Cervical Foraminotomy Goose Creek SC

Looking for information on Cervical Foraminotomy in Goose Creek? We have compiled a list of businesses and services around Goose Creek that should help you with your search. We hope this page helps you find information on Cervical Foraminotomy in Goose Creek.

Dr.Joseph D Thompson Jr.
2891 Tricom Street
Charleston, SC
Gender
M
Speciality
Orthopedic Surgeon
General Information
Hospital: St.Francis
Accepting New Patients: Yes
RateMD Rating
4.5, out of 5 based on 1, reviews.

Data Provided By:
Lee E Hershon, DDS
(843) 723-7242
267 LAKE PARK DR
Charleston, SC
Specialties
Orthodontics/Dentofacial Orthopedics

Data Provided By:
David Harrison Jaskwhich
(843) 797-5050
2880 Tricom St
North Charleston, SC
Specialty
Orthopedic Surgery, Sports Medicine

Data Provided By:
John Angus Mc Fadden II, MD
(843) 792-4274
5290 Rivers Ave Ste 101
N Charleston, SC
Specialties
Orthopedics
Gender
Male
Education
Medical School: Eastern Va Med Sch Of The Med Coll Of Hampton Roads, Norfolk Va 23501
Graduation Year: 1983

Data Provided By:
Eric Steven Stem, MD
(843) 572-2663
9100 Medcom St
North Charleston, SC
Specialties
Orthopedics
Gender
Male
Education
Medical School: Univ Of Nc At Chapel Hill Sch Of Med, Chapel Hill Nc 27599
Graduation Year: 1993
Hospital
Hospital: Trident Med Ctr, Charleston, Sc
Group Practice: South Carolina Sports Medicine

Data Provided By:
Gary E Windler
(843) 569-3367
9100 Medicom St
N Charleston, SC
Specialty
Orthopedic Surgery, Sports Medicine

Data Provided By:
Richard Halpin Zimlich
(843) 797-5050
2880 Tricom St
North Charleston, SC
Specialty
Orthopedic Surgery

Data Provided By:
James Joseph McCoy
(843) 797-5050
2880 Tricom St
North Charleston, SC
Specialty
Orthopedic Surgery

Data Provided By:
James David Spearman
(843) 797-5050
2880 Tricom St
North Charleston, SC
Specialty
Orthopedic Surgery, Sports Medicine

Data Provided By:
Dr.Matthew Kneidel
9100 Medcom Street
Charleston, SC
Gender
M
Speciality
Orthopedic Surgeon
General Information
Accepting New Patients: Yes
RateMD Rating
1.5, out of 5 based on 1, reviews.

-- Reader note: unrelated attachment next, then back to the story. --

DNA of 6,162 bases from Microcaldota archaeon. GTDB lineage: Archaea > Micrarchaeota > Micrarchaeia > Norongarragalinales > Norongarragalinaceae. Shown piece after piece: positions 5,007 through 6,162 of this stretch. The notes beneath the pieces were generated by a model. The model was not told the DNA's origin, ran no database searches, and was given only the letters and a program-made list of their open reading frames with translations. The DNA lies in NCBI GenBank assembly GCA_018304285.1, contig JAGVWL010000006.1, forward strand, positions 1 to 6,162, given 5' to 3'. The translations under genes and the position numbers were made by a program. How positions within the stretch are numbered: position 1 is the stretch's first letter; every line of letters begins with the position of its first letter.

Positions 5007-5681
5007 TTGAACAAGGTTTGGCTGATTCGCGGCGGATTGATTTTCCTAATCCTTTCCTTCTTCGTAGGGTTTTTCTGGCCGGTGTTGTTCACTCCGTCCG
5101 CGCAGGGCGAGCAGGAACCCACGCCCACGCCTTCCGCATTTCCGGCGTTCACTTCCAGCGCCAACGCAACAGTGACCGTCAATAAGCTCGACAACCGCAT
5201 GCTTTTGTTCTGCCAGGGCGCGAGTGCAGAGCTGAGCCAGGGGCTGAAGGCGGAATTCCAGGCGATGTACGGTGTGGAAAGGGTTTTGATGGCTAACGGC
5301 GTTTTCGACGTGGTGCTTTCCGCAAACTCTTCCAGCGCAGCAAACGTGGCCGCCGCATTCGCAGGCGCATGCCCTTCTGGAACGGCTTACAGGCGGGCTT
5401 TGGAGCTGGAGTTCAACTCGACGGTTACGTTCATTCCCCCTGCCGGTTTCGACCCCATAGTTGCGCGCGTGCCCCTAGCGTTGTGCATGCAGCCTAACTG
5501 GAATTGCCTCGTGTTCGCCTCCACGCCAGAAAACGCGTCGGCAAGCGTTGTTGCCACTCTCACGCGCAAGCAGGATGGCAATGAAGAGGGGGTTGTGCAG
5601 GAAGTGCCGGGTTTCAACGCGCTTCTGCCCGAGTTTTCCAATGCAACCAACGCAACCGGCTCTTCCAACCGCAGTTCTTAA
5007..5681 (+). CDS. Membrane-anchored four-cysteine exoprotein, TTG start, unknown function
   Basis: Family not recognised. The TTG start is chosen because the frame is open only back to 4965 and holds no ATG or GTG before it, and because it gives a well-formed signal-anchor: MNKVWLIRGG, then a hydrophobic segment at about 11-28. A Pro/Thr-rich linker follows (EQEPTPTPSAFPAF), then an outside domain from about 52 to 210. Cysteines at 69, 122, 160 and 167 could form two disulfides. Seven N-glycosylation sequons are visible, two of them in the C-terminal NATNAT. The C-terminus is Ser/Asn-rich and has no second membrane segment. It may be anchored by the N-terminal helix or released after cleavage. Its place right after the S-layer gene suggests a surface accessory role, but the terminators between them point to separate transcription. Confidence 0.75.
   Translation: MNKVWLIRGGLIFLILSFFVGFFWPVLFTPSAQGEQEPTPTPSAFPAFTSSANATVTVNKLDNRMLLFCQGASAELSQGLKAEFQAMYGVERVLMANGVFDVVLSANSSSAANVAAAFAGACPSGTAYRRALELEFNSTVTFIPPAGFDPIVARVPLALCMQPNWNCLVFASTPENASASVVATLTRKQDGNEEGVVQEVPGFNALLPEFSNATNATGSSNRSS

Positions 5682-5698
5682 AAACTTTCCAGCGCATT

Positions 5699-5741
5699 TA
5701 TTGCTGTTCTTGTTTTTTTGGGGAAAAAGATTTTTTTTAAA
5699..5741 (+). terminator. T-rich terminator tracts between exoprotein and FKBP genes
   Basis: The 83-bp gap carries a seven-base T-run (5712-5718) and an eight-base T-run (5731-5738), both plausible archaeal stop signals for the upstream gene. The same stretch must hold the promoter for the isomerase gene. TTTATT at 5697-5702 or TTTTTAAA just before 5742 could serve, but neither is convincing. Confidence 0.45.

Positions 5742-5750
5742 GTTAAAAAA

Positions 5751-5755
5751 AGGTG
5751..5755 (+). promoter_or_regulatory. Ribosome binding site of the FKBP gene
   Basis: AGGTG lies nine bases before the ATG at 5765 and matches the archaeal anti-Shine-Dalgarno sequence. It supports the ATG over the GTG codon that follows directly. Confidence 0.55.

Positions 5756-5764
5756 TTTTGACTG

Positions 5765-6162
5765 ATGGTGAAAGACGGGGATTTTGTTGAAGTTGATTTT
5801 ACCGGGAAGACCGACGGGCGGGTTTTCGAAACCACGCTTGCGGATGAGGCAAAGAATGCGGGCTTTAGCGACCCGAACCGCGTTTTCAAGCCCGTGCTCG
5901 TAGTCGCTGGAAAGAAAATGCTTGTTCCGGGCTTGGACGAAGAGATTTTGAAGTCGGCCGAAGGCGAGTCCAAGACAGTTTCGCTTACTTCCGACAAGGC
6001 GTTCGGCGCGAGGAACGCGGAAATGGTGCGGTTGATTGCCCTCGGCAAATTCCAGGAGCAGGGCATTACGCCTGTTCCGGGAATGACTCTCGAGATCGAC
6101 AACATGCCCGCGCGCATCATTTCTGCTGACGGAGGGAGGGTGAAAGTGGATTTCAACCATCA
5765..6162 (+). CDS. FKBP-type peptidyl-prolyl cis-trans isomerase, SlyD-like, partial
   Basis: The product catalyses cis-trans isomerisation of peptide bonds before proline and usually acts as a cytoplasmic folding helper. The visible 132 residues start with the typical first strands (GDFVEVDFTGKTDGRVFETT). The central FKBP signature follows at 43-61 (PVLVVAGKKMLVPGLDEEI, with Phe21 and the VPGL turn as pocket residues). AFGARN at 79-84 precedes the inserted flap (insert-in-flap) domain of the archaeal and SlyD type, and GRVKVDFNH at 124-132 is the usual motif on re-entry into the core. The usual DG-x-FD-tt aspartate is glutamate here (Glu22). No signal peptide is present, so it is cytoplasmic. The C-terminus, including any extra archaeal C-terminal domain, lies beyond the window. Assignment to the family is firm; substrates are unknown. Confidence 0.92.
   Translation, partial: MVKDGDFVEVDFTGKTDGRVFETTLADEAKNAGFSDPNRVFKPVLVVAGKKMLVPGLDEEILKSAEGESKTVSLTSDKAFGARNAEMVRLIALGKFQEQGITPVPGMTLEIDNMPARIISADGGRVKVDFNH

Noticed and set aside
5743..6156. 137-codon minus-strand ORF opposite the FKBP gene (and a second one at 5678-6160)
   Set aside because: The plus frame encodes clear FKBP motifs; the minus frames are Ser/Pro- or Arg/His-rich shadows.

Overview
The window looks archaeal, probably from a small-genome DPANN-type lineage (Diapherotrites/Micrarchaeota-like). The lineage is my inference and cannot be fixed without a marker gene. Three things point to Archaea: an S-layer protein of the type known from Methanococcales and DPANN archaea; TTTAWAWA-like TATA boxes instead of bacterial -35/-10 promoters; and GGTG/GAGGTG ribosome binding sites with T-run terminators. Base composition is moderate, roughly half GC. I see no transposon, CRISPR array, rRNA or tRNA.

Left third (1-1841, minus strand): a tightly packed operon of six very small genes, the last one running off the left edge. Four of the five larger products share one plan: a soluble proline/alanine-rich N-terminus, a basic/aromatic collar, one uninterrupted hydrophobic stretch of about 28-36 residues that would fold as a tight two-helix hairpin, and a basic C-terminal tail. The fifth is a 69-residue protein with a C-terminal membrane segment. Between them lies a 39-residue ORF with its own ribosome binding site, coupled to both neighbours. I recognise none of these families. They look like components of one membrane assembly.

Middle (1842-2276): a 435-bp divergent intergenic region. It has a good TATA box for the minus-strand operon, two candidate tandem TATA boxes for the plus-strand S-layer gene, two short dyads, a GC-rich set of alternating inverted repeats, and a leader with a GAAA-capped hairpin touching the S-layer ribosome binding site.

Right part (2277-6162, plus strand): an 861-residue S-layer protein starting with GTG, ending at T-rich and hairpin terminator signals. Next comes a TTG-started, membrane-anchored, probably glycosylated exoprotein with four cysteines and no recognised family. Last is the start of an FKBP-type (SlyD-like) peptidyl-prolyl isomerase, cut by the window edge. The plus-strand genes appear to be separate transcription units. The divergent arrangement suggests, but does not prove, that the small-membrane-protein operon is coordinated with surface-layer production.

Data Provided By:
Data Provided By:

Cervical Foraminotomy

A Patient's Guide to Cervical Foraminotomy

Introduction

Foraminotomy is a surgical procedure for widening the area where the spinal nerve roots exit the spinal column. A foramen is the opening around the nerve root, and otomy refers to the medical procedure for enlarging the opening. In this procedure, surgeons widen the passageway to relieve pressure where the spinal nerve is being squeezed in the foramen.

This guide will help you understand

  • why the procedure becomes necessary
  • what surgeons hope to achieve
  • what to expect as you recover

Anatomy

What parts of the neck are affected?

The spine is made of a column of bones. Each bone, or vertebra, is formed by a round block of bone, called a vertebral body. The spinal canal is a hollow tube formed by the bony rings of all the vertebrae. The spinal canal surrounds and protects the spinal cord within the spine. There are seven vertebrae in the neck that form the area known as the cervical spine. The vertebrae are separated by intervertebral discs.

Traveling from the brain down through the spinal column, the spinal cord sends out nerve branches through openings on both sides of each vertebra. These openings are called the neural foramina. (The term used to describe a single opening is foramen.)

The intervertebral disc sits directly in front of the opening. A bulged or herniated disc can narrow the opening and put pressure on the nerve. A facet joint sits in back of the foramen. Bone spurs that form on the facet joint can project into the tunnel, narrowing the hole and pinching the nerve.

Rationale

What do surgeons hope to achieve?

Foraminotomy alleviates the symptoms of foraminal stenosis. In foraminal stenosis, a nerve root is compressed inside the neural foramen. This compression is usually the result of degenerative (or wear and tear) changes in the spine.

View animation of disc collapse

Wear and tear from repeated stresses and strains on the neck can cause a spinal disc to begin to collapse. As the space between the vertebral bodies shrinks, the opening around the nerve root narrows. This squeezes the nerve. The nerve root is further squeezed in the foramen when the facet joint lining the outer edge of the foramen becomes inflamed and enlarged as a result of the same degenerative changes.

The degenerative process can also cause bone spurs to develop and point into the foramen, causing further irritation. In a foraminotomy, the surgeon removes the tissues around the edges of the foramen, essentially widening the opening in order to take pressure off the nerve root.

Preparations

How will I prepare for surgery?

The decision to proceed with surgery must be made jointly by you and your surgeon. You should understand as much about the procedure as possible. If you have concerns or questions, you should talk to your surgeon.

Once you decide on surgery, you need to take several steps. Your surgeon may suggest a...

Click here to read the rest of this article from eOrthopod.com